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Helpful Infographic Will Help Settle the "Is It Still Good?" Debate

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You might want to tape this infographic to your fridge the next time you're stalled in front of your fridge trying to decide whether the milk is still good. You know the game: It's Sunday, you're about to go shopping, and you know it's time to clear out the fridge to make room for new food. Is the milk good? Maybe? It's past its "expires on" date but Grandma always said that was just a suggestion, right? She lived to 101 and raised four kids, so clearly she had to have some idea what she's doing, but the questions still linger.

See Also: --Is Red Meat Really a Death Sentence? --Chill Drinks Extra Fast, With SCIENCE.

Well, wonder no longer: Milk will live happily in your fridge for five to seven days. Eggs for upwards of a month, and bacon for a couple of weeks. On the other hand, this chart reveals that putting something in the freezer isn't like suspending it in carbonite. We're fairly certain we aren't the only ones who have kept steaks in the freezer for more than eight months.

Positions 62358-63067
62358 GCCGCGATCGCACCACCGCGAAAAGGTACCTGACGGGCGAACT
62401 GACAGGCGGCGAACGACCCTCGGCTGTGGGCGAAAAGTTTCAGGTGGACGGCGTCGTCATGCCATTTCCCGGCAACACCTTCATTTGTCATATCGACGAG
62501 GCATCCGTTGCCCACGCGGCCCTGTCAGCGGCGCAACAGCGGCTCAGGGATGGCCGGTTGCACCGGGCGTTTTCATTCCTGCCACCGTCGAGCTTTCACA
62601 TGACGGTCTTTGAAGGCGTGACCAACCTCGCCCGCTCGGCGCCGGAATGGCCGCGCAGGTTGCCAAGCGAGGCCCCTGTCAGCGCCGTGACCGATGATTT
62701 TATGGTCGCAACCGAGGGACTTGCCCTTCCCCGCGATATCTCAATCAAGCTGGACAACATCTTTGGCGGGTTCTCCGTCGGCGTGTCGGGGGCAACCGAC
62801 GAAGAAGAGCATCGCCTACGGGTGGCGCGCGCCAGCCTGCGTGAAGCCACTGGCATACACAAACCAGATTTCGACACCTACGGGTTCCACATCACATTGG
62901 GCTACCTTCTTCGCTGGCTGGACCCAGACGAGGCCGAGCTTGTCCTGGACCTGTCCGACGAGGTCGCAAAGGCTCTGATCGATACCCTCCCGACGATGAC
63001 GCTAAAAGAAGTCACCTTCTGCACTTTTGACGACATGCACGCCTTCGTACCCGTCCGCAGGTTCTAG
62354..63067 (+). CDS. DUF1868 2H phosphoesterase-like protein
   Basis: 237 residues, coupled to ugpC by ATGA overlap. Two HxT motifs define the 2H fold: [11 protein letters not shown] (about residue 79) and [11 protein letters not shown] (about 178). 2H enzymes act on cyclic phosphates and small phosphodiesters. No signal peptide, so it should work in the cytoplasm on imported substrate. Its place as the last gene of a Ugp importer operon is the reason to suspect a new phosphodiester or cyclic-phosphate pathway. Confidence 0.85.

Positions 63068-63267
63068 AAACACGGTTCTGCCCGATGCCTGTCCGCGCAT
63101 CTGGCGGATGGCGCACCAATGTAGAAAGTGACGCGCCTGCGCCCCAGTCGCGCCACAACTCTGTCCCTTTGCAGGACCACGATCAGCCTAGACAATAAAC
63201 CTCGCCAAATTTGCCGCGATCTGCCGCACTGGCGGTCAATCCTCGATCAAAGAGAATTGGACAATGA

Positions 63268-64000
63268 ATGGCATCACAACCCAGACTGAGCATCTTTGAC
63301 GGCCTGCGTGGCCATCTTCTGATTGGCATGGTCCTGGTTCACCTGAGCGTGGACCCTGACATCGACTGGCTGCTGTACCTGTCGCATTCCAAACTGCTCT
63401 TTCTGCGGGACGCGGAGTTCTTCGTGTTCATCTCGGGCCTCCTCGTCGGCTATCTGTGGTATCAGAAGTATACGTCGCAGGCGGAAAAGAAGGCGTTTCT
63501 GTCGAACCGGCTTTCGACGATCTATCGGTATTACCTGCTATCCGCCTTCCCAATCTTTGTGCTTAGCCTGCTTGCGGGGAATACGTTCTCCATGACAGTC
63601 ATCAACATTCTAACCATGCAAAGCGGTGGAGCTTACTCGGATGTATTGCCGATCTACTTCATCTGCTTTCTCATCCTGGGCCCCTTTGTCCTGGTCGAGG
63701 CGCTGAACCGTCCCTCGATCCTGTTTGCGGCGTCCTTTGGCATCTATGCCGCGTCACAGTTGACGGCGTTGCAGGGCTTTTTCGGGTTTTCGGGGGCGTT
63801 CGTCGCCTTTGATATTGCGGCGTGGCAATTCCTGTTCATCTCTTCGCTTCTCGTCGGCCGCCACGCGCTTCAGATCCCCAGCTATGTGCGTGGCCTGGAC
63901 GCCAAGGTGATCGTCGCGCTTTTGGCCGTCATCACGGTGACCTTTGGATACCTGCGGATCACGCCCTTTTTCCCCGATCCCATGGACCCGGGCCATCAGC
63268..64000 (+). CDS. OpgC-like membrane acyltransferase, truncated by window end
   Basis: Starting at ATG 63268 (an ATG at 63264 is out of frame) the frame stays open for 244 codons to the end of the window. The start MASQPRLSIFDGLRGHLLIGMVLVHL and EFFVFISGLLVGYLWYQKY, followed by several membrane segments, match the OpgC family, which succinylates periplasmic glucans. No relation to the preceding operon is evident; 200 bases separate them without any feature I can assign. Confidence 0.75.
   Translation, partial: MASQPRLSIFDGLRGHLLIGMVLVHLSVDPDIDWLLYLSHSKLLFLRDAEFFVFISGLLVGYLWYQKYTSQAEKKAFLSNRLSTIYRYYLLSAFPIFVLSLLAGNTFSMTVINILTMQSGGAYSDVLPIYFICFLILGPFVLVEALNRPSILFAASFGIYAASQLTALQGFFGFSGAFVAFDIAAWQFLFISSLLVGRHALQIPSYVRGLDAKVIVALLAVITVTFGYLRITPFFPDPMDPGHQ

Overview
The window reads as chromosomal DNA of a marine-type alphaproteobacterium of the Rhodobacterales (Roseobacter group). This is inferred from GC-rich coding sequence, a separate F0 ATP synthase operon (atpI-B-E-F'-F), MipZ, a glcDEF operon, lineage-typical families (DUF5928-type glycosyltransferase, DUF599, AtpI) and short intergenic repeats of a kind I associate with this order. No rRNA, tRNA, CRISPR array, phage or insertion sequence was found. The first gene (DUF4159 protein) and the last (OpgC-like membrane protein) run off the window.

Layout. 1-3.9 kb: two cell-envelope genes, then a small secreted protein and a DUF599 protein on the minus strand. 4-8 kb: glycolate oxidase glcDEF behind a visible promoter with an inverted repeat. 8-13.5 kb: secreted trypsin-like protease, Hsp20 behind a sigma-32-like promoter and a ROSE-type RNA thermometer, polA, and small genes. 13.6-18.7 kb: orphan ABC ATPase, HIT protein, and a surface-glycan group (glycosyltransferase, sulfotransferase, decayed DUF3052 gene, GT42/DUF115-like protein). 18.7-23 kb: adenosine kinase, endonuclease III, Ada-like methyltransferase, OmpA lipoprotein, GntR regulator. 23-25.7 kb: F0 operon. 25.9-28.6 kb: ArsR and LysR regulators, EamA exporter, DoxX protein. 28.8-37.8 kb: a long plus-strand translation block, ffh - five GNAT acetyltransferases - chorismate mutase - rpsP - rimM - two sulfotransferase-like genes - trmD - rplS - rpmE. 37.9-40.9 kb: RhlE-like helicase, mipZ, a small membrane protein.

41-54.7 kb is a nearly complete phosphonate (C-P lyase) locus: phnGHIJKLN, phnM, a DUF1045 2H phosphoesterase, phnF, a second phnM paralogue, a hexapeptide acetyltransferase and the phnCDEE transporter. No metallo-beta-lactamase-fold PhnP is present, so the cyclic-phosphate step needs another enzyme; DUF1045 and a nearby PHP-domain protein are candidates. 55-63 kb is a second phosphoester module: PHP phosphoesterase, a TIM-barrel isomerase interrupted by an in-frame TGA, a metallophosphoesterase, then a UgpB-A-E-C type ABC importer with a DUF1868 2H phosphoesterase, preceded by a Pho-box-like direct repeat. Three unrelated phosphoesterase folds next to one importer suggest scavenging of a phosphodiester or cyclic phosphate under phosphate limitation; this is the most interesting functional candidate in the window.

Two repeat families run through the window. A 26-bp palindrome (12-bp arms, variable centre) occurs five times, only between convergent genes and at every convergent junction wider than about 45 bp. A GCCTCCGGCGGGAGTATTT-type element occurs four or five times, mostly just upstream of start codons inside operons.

Some additional things to keep in mind when using this infographic. The data is culled from a number of sources, listed at the bottom. Much of that data comes from the USDA or FDA. As such, they're the rules that businesses have to comply with, and they tend to be much more strict than what the rest of us "civilians" would think is reasonable.

For instance, anyone who has done a spot of baking knows that you can probably leave eggs on the counter for more than few hours before they go bad. What the USDA/FDA/etc. are saying is that, past a couple of hours on a countertop, the chances that your eggs might go bad starts going up. Maybe that's only a 1 percent increase in the chance that a bacteria could find its way inside the egg to start breeding. For home cooks with a half-dozen eggs, those are pretty long odds. But if you're a major commercial egg farm that processes a million eggs a day, a 1 percent increase in salmonella contamination means you're sending 10,000 contaminated eggs out to grocery stores every day. And that's why USDA/FDA regulations tend to seem overly paranoid, they're generally designed for producers and business rather than home cooks. That said, if you want to be absolutely safe, it might not be a terrible idea to keep things in the fridge anyways.

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